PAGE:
Existing home sales put an end to two straight months of gains, retreating in April on both a monthly and annual basis. The National Association of Realtors® said the sales of single-family homes, townhouses, condos, and cooperative apartments dropped by 2.5 percent from March’s estimate of 5.60 million to a seasonally adjusted annual rate of 5.46 million. That put sales at a 1.4 percent deficit when compared to April 2017. It was the second straight month that sales have lagged on an annual basis.
Economists polled by Econoday were not looking for greatly improved numbers but results even missed that target. Estimates ranged from 5.48 million to 5.64 million. The consensus was for no change from the March 5.60 million number.
Single-family home sales were down by 3.0 percent to a seasonally adjusted annual rate of 4.84 million from 4.99 million in March and are 1.6 percent below the 4.92 million sales pace a year ago. Condo and co-op sales continued their recent strong performance, rising 1.6 percent to 620,000 units, level with sales in April 2017.
What NAR called “staggeringly low inventories” of available homes again got the blame for the disappointing sales volume even though that inventory rose sharply from March. Lawrence Yun, NAR chief economist, says “The root cause of the underperforming sales activity in much of the country so far this year continues to be the utter lack of available listings on the market to meet the strong demand for buying a home,” he said. “Realtors®say the healthy economy and job market are keeping buyers in the market for now even as they face rising mortgage rates. However, inventory shortages are even worse than in recent years, and home prices keep climbing above what many home shoppers are able to afford.”
The median existing-home price for all housing types in April was $257,900, up 5.3 percent from the median of $245,000 a year ago. The increase marks the 74th straight month of year-over-year gains. The median existing single-family home price was $259,900, a 5.5 percent annual increase and condo/coop prices rose 3.4 percent to $242,500.
The much-lamented inventory of available housing stock at the end of April was 1.80 million homes. This was a significant 9.8 percent uptick from March but is still 6.3 percent lower than the 1.92 million homes for sale the previous April. For-sale listings constitute an estimated 4.0-month supply at the current rate of absorption compared to a 4.2 month supply last year. The inventory has fallen year-over-year for 35 consecutive months.
Properties typically stayed on the market for 26 days in April, down from 30 days in March and 29 days a year ago. Fifty-seven percent of homes sold in April were on the market for less than a month.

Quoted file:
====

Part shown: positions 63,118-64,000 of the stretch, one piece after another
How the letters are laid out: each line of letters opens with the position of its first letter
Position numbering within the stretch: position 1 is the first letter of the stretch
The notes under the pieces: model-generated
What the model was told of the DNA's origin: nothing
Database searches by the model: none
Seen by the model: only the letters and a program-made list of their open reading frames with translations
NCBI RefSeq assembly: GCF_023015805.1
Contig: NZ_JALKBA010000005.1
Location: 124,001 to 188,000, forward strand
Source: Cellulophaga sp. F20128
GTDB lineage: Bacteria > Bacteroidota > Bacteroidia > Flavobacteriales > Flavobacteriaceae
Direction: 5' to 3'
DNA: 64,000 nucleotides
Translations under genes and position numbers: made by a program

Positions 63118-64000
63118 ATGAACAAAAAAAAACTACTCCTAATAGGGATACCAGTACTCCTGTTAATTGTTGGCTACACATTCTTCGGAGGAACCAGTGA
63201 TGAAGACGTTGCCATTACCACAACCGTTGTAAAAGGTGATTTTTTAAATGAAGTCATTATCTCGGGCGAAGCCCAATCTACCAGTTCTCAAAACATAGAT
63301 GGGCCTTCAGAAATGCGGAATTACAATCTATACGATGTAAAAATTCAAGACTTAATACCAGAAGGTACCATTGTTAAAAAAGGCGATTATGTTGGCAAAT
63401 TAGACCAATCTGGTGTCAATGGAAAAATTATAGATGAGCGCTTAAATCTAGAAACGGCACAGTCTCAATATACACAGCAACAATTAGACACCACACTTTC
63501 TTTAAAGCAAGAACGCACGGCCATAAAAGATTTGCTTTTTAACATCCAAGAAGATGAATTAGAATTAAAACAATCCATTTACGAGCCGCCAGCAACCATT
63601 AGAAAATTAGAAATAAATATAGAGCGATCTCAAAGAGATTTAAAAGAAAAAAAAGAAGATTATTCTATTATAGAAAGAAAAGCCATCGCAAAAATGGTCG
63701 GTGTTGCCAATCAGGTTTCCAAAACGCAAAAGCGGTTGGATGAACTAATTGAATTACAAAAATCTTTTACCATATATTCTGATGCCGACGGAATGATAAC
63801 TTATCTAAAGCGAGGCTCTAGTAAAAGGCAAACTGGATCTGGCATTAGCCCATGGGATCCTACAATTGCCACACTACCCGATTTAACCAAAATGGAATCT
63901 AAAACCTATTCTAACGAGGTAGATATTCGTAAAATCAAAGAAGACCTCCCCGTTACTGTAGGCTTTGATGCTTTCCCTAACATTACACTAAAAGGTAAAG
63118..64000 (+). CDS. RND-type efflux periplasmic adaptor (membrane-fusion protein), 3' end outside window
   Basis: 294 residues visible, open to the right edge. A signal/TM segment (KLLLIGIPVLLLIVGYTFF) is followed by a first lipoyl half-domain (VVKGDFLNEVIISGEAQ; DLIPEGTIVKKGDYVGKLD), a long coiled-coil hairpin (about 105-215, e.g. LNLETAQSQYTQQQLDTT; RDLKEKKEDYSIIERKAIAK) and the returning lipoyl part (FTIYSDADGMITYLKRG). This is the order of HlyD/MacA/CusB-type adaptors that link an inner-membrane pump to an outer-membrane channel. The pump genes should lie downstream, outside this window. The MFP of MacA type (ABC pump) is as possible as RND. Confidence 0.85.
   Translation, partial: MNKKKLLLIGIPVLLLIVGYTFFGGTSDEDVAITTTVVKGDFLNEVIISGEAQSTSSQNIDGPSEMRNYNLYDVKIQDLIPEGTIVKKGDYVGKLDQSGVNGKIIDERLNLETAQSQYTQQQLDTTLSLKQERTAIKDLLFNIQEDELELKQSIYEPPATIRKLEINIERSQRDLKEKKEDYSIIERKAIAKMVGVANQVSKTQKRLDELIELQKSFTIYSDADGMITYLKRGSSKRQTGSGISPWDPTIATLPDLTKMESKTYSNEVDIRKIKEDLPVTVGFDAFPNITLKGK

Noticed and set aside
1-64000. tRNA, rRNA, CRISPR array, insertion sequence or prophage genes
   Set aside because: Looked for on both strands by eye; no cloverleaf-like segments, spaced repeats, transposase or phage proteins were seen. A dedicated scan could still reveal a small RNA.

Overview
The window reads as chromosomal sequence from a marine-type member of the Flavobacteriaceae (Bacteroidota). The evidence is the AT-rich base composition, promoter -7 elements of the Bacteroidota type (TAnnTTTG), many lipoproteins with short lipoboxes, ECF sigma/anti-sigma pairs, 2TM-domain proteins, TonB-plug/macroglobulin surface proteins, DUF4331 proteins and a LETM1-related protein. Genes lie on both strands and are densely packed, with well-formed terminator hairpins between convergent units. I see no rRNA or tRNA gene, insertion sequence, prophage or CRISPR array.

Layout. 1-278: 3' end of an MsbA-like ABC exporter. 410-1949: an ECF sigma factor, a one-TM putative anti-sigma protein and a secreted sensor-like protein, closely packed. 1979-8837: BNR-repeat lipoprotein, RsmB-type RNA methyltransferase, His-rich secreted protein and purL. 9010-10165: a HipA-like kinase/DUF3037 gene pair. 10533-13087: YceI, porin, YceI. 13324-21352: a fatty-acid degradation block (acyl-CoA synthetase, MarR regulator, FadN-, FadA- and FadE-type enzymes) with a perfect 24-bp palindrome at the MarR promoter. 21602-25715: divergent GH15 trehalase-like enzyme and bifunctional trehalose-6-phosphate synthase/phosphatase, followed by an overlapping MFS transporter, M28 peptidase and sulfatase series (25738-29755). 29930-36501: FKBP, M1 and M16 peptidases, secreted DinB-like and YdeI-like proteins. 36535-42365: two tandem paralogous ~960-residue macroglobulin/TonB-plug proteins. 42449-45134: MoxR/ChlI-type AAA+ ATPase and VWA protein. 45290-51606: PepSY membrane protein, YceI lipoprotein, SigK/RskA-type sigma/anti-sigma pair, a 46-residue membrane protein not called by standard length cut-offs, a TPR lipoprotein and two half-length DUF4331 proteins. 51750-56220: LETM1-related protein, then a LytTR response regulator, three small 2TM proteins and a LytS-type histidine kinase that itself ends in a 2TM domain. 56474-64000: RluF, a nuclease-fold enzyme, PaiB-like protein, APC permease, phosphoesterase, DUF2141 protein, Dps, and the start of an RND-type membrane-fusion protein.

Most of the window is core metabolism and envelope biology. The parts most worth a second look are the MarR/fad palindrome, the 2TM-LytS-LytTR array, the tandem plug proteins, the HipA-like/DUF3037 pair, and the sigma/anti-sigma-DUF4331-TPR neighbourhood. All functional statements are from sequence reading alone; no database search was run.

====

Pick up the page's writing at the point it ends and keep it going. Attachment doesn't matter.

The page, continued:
“What is available for sale is going under contract at a rapid pace,” said Yun. “Since NAR began tracking this data in May 2011, the median days a listing was on the market was at an all-time low in April, and the share of homes sold in less than a month was at an all-time high.”
“With mortgage rates and home prices continuing to climb, an increase in housing supply is absolutely crucial to keeping affordability conditions from further deterioration,” said Yun. “The current pace of price appreciation far above incomes is not sustainable in the long run.”
First-time buyers accounted for 33 percent of sales in April, the highest share since last July, compared to 30 percent in March and 34 percent a year ago. Individual investors bought 15 percent of homes sold, and 21 percent of transactions were all cash. Distressed sales continue to shrink and are now at the lowest level, a 3.5 percent share, since NAR started tracking them in 2008.
Existing home sales were flat or declined in all four regions and three are now running behind their 2017 levels. In the Northeast sales fell 4.4 percent to an annual rate of 650,000, putting them 11.0 percent lower than a year ago. The median price in the Northeast was $275,200, which is 2.8 percent above April 2017.
Sales were unchanged in the Midwest from the prior month at an annual rate of 1.29 million and are 3.0 percent below the previous April. The median price in the Midwest was $202,100, an annual increase of 4.6 percent.
The South posted a 2.9 percent decline in sales to an annual rate of 2.33 million but remained above last year’s number by 2.2 percent. The median price was $227,600, up 3.9 percent from a year ago.
There was a 3.3 percent drop in existing-home sales in the West. The annual rate of 1.19 million was 0.8 percent lower than a year earlier. Still, prices rose on an annual basis by 6.2 percent to a median of $382,100.